[00:13:36] That's just one silly example. There's several others. But I would say within a community environment, you develop a language together as you're building the community and engaging on a consistent basis.
[00:13:54] I love that. That's awesome. And I agree that the way that you choose to do things, it counts as a language. So, the social convention around choosing who it is that sends the invite, right? The person who first reached out, that's the one who sends the invite. Yeah. That's language.
[00:14:12] Yeah, absolutely.
[00:14:13] Like, everybody jokes and it's a hilarious joke and I'm Italian. So it's funny to me too, everybody jokes that if you tie in Italians, hands behind their back, they won't be able to talk. And that's a hundred percent true. So talking with our hands is a piece of our language.
[00:14:32] Yeah. I am not Italian, but I do talk with my hands.
[00:14:39] Yup. Well language is a learned thing.
[00:14:44] Okay. So going back to what we call a CPOP the Community Point of Purpose. It sounds to me like your CPOP is Professional Admins Looking for Community.
[00:15:05] It seems like that's it, because community includes doing projects together. It includes having a common language.
[00:15:11] It includes getting together and being engaged together. And in this case, the projects are learning and growing. The projects are talking about the challenges that you have as an admin. So professional admin seeking community.
[00:15:25] Yes, absolutely.
[00:15:31] Cool. What do you think, you're going to put it up on your mighty networks? No, It's okay. You've been running this community for how long, when did you start building it?
[00:15:44] So we officially kicked it off early this year. So probably in January, I started to build it in 2020, but my primary focus, the agency that I own and run ended up being my, I had to really focus on my efforts there.
[00:16:02] Testing grounds?
[00:16:03] Well, not even testing grounds, but just in terms of priority for a while, that's where I was focusing on growth in terms of business. And so the community, I finally had the capacity to take on really starting and building that this year.
[00:16:19] Yeah, I get that, I've been there.
[00:16:25] In the process of putting this together, you must have tried some things that didn't work and tried some other things that worked really well and sort of doubled down on those. What is it that makes a community effective?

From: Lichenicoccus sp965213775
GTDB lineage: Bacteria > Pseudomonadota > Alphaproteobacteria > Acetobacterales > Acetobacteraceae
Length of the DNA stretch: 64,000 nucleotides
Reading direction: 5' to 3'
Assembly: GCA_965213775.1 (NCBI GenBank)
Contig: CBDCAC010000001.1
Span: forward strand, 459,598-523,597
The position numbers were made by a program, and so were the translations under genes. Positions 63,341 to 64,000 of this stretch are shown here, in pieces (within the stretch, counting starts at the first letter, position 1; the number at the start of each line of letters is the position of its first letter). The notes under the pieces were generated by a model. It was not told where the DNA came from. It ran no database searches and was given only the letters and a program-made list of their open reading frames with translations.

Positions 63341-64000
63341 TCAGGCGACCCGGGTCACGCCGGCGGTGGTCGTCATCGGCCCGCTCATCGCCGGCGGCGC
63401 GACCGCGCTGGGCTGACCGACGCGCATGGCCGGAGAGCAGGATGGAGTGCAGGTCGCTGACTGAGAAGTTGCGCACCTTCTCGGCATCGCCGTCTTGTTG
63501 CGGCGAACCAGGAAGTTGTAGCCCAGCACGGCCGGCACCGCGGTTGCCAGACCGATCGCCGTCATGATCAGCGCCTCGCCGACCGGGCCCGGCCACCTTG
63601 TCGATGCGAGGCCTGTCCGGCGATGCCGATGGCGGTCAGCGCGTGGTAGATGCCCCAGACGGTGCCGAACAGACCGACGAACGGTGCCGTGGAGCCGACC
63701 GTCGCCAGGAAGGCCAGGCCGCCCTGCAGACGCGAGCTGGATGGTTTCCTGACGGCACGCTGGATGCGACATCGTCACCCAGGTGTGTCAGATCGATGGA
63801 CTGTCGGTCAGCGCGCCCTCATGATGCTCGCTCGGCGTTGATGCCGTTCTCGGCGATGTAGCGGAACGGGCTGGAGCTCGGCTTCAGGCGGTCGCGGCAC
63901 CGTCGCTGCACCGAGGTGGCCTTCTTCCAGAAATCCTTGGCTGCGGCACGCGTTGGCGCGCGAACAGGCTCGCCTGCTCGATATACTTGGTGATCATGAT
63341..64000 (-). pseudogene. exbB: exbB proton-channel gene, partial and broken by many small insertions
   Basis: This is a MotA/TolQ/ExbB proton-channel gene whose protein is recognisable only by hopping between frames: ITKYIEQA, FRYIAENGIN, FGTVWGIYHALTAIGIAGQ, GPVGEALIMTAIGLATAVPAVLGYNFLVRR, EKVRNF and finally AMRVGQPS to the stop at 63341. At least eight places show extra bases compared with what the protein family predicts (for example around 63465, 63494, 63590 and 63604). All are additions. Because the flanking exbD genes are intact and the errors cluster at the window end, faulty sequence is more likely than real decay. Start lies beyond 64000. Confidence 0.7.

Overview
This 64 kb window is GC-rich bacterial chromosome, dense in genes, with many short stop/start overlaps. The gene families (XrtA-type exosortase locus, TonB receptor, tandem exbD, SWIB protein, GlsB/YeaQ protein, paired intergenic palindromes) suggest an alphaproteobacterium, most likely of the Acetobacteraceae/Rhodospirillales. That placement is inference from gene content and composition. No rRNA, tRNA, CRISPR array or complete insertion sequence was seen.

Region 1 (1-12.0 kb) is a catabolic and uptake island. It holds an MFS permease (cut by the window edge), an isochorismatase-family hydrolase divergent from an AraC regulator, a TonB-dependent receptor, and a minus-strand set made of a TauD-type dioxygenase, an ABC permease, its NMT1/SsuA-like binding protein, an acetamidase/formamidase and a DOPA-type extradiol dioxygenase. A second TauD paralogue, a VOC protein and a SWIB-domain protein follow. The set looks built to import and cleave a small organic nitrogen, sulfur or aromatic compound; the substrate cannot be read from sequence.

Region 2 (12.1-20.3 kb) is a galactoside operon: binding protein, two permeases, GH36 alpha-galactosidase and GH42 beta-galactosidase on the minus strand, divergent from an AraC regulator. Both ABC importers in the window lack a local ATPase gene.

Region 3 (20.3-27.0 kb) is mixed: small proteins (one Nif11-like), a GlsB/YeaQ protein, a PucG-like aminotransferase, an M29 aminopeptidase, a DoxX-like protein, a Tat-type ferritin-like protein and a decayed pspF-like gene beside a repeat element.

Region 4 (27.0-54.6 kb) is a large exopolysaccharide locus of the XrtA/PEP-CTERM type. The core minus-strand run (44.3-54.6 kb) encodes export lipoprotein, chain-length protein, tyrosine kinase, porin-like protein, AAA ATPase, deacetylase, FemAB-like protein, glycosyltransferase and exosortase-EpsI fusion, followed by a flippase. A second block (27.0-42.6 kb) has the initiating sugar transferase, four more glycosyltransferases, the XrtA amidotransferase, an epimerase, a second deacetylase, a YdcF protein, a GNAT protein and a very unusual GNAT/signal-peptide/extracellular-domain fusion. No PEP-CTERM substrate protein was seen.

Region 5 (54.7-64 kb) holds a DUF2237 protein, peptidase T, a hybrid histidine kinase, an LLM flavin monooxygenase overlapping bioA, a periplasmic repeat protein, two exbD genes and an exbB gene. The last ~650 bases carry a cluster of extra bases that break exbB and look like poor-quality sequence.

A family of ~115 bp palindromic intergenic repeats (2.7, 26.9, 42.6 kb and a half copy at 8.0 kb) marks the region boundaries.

[00:16:37] I definitely think you have to have a vision of like what you're trying to achieve. You definitely need to know your audience. If I had no idea what an admin did or what that role looked like, I would probably just fail at what I'm doing right now.
[00:16:54] So I think between those two things, you can kind of figure it out. I also think too, if you're looking to build a remote community, you have to have the right platform and I kind of explore different options for what I was trying to do originally. I thought, oh, I'll build a communit in Slack. And it'll be something we just truly are focused on questions, engagement in Slack. And the more that I thought about it.
[00:17:21] It could be done.
[00:17:22] The more that I thought about it, though, it just, it didn't make sense for what I was trying to achieve. And so I walked away from that as well as just keeping it organized. I think I actually joined a remote community in slack saw that I did not like the way that it worked and said, okay, what should I do differently on my side? And that's really one of the biggest things like feeling out that, that piece of it.
[00:17:54] So what I'm hearing is co-location has to be easy?
[00:18:00] Very easy. Yeah. I think that's with anything right?
[00:18:03] So in the neighborhood example, it's really simple. Co-location is easy because you walk out your front door and you're in your neighborhood.
[00:18:12] In the Slack community example, for some reason that wasn't easy for you. So you walked away from that feeling dissatisfied because you couldn't become part of the community. Cause co-location, wasn't easy.
[00:18:26] That's cool. And then you're using a different platform. Obviously you told us Mighty Networks. So is the platform, is the co-location being easy, a core tenant to how you're building this?
[00:18:42] Yes, absolutely. You can access the community from your phone. You can access it from the web. It's easy to communicate with somebody it's easy to read notifications. Yeah, it's very, very easy, very straightforward. And it's very user-friendly.